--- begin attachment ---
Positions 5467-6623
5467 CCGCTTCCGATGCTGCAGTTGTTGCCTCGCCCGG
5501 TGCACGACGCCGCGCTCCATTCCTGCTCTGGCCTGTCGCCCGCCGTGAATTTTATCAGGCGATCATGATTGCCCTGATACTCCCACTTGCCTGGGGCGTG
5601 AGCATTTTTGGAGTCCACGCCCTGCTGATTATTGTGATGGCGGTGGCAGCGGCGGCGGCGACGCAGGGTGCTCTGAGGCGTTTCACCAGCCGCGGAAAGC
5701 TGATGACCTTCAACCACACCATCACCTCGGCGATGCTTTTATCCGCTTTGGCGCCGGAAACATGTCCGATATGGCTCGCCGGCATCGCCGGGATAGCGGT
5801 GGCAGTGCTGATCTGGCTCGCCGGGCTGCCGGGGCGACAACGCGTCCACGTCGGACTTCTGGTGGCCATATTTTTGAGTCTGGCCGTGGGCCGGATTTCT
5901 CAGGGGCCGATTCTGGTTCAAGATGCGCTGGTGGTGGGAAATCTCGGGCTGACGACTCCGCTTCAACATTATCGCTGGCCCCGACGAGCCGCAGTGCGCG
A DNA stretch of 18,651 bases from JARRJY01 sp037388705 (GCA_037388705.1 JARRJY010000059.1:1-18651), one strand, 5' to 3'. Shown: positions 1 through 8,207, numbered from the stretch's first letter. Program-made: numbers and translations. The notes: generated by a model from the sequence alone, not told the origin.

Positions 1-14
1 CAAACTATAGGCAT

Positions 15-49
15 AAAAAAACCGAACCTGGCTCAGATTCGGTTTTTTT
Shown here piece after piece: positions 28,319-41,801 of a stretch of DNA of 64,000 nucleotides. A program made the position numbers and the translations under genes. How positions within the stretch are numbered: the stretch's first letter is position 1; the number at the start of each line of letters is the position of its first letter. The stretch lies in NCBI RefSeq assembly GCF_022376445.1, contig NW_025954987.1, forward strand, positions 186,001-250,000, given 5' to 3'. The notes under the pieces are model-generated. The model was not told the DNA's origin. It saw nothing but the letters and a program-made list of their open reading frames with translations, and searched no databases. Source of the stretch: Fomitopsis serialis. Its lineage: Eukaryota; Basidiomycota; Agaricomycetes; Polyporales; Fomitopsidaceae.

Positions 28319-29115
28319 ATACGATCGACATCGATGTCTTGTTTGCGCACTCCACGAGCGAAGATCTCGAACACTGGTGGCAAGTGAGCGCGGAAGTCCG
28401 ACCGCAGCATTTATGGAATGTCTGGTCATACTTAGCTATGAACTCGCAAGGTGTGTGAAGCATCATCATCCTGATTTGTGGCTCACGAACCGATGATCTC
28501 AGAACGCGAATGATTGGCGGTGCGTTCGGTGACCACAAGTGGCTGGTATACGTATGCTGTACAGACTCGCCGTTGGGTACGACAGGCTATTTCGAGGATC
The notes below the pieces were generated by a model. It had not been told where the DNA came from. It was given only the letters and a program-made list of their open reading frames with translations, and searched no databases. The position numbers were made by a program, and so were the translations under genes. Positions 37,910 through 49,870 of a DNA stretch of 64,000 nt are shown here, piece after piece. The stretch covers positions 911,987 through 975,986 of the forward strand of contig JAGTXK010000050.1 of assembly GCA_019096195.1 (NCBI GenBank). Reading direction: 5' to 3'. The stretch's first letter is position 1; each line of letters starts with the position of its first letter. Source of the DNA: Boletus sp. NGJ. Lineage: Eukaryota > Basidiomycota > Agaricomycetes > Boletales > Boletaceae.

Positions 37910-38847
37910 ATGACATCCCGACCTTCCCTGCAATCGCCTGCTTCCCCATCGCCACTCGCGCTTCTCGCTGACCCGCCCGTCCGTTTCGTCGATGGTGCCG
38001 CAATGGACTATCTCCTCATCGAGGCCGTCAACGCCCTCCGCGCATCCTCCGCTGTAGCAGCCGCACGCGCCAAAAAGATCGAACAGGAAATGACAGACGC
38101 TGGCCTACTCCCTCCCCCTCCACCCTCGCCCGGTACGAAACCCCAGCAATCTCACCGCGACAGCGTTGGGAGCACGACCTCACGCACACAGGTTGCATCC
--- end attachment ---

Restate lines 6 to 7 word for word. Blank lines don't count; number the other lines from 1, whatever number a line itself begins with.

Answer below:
5801 GGCAGTGCTGATCTGGCTCGCCGGGCTGCCGGGGCGACAACGCGTCCACGTCGGACTTCTGGTGGCCATATTTTTGAGTCTGGCCGTGGGCCGGATTTCT
5901 CAGGGGCCGATTCTGGTTCAAGATGCGCTGGTGGTGGGAAATCTCGGGCTGACGACTCCGCTTCAACATTATCGCTGGCCCCGACGAGCCGCAGTGCGCG